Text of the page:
I know, I know! Composting. The thing you should be doing but you don’t. It seems like such a simple thing but then browns and greens and balance and heat … But, composting can be as simple or as complex as you would like it to be.
Some people are going to have a compost bin or pile in the backyard that they monitor regularly and can’t wait to have conversations about with any unsuspecting passerby. Then, there are the individuals that are okay with digging a small hole in their flowerbed and burying their veggie scraps with as little fuss and fanfare as possible.
According to the EPA (Environmental Protection Agency), yard wastes and food scraps make up 20 to 30 percent of household wastes. Composting keeps these wastes out of landfills and is a great way to reduce your carbon footprint.
Even if you were to throw all the results of your composting efforts into the trash, you would still be helping the planet. That’s because the decomposing process can reduce food waste by 80 percent! It can also reduce the greenhouse gases emitted from your trash. Food wastes need oxygen in order to generate carbon dioxide as opposed to methane gas. Methane is 84 percent more potent than carbon dioxide. Landfills are so tightly packed the refuse dumped there doesn’t get any oxygen.
There are a variety of ways to go about composting depending on your living situation, your needs, and your time. From backyard composting to setting up indoors, you are sure to find a type of composting that suits you. Composting tends to get the reputation of being a smelly endeavor, but if managed properly, odor shouldn’t be an issue.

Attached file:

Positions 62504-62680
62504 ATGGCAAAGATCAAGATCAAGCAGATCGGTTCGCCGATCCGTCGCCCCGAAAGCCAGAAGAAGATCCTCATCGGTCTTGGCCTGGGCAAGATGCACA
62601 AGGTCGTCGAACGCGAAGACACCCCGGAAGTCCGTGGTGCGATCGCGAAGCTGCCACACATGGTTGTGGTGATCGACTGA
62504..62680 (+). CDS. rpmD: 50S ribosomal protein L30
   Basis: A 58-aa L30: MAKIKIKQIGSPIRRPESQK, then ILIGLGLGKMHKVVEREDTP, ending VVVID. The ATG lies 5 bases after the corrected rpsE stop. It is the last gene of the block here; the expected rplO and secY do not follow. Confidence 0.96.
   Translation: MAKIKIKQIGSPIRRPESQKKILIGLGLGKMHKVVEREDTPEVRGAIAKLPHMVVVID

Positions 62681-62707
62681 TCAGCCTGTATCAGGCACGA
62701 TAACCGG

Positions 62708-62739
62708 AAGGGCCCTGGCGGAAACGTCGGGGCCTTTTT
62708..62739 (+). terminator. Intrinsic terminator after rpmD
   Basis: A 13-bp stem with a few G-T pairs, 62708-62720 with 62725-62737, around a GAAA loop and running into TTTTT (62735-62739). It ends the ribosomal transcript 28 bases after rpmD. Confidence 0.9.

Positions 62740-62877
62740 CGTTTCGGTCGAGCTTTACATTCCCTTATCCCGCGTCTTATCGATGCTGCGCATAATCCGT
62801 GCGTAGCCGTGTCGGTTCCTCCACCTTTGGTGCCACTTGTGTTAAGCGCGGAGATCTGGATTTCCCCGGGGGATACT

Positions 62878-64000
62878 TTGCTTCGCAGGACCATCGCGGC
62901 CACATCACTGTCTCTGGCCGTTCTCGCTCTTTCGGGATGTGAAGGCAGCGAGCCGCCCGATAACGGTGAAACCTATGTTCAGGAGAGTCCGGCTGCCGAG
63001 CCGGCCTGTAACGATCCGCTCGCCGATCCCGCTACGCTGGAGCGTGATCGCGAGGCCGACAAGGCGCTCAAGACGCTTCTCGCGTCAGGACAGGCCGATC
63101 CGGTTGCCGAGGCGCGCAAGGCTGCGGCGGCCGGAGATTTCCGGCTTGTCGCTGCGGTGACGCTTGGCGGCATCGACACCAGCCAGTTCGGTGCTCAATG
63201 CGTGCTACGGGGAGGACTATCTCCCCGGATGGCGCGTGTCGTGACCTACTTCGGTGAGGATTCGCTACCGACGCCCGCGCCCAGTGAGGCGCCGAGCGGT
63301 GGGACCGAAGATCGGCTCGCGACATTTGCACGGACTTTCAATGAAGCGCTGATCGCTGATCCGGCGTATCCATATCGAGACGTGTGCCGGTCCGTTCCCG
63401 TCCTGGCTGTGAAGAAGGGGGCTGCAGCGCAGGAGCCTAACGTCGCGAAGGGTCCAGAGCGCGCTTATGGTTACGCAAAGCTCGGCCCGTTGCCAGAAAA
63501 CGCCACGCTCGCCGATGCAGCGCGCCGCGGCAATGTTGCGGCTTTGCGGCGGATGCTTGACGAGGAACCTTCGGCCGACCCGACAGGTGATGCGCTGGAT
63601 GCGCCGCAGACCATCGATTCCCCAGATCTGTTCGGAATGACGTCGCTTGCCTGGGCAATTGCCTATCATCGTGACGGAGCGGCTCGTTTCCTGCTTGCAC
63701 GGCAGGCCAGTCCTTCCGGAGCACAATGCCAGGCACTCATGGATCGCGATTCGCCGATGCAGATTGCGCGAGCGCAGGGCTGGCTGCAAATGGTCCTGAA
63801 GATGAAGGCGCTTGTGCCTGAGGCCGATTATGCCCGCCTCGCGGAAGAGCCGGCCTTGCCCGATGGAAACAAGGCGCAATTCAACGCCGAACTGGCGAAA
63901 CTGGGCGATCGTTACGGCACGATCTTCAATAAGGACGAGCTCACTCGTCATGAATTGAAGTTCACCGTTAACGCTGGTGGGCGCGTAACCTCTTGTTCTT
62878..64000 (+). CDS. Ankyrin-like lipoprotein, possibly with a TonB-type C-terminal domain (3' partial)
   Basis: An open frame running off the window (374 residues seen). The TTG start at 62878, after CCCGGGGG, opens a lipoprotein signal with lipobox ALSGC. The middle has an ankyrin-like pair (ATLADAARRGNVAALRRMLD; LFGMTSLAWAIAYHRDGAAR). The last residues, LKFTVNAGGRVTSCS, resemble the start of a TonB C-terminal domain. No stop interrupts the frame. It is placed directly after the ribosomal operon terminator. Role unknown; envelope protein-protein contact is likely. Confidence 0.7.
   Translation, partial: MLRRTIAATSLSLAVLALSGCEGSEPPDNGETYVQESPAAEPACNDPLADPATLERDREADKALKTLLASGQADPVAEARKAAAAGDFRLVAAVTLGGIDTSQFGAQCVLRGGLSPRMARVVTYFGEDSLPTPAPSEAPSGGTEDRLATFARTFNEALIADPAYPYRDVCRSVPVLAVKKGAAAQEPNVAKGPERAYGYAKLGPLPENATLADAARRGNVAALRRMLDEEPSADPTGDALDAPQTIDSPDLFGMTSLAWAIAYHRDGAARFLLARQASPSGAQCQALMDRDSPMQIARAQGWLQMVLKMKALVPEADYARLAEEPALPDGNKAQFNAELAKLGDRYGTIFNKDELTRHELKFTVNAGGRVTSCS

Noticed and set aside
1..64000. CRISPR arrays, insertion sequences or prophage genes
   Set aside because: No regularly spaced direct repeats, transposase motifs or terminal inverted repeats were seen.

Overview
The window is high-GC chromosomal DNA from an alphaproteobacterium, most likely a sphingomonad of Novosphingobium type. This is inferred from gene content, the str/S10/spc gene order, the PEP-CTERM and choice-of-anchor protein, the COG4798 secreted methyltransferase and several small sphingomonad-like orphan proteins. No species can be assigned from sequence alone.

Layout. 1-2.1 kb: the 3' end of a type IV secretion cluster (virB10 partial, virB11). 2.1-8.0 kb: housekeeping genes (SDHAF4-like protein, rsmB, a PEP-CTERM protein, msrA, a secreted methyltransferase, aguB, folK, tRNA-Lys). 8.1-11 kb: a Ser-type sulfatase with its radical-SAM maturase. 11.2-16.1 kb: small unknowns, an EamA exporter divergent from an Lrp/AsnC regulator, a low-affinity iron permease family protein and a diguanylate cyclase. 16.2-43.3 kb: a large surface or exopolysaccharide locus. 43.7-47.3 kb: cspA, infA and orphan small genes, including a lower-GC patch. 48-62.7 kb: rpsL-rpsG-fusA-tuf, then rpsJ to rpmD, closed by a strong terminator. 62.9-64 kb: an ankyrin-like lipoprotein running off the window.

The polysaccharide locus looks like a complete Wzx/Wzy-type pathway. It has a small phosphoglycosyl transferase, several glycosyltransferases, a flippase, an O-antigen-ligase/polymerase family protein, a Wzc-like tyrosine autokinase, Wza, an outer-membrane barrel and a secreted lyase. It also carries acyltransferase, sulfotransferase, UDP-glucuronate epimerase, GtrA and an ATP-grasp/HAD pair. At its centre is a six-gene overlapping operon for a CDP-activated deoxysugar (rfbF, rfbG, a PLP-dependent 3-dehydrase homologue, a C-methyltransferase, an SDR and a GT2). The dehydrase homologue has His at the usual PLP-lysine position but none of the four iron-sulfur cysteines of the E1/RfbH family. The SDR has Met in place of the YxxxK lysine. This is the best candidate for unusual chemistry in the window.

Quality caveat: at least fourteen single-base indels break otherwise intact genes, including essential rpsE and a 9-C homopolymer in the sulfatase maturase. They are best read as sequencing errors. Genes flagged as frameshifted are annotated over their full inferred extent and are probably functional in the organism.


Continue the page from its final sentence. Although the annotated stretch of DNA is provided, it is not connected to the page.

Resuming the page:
Backyard Pile or Bin
This is the more traditional style of composting. You build a bin in your backyard or you start a composting pile. You monitor levels and heat, and you turn it regularly. It is important to keep your pile or bin properly aerated and to keep the right balance of carbon and nitrogen. A balanced and properly covered compost pile should not smell.
Three Bin Composting
With the three-bin system, new material is only ever added to the first bin. The waste in this bin is turned frequently and kept moist. Once the first bin in full, it is transferred to the second bin. The transferring process helps aerate the waste. No new material is added to the second bin. It is left to decompose. Once the first bin is full again, the waste in bin two is moved to bin three and the waste from bin one is moved to bin two. By the time the first bin is full the third time, the waste in the third bin should be fully composted and ready for use in your garden.
Trench composting is the easy way to compost. You simply dig a hole in your garden or yard, deposit your fruits and veggies, and bury it all. Typically, your hole or trench should be about 12 inches deep. Fill the hole with four to six inches of compostable material.
Vermicomposting is my favorite. It is a little more complicated than trench composting, but it doesn’t require all the turning and balancing that the other types do. It uses worms to turn wastes into compost. You create a bedding for your worms and feed them your food scraps. Once your bin is full, you transfer the worms to a new home and harvest the compost material. You do need to keep your worms healthy. This is fairly easy. Just feed your worms an appropriate amount of food a couple of times a week and give the fresh bedding every few months.
Composting doesn’t have to be complicated or take up a lot of your time. Whether you are satisfied with trench composting or want to compost on a larger scale, there is certainly a system that suits your needs. If you don’t have a need for compost material, consider donating it to a gardening friend or finding a community garden that might have a need for it. Happy composting!
Narrator: This blog was thoughtfully written by Amy Gravlee. You can find her on Instagram @amygrvl.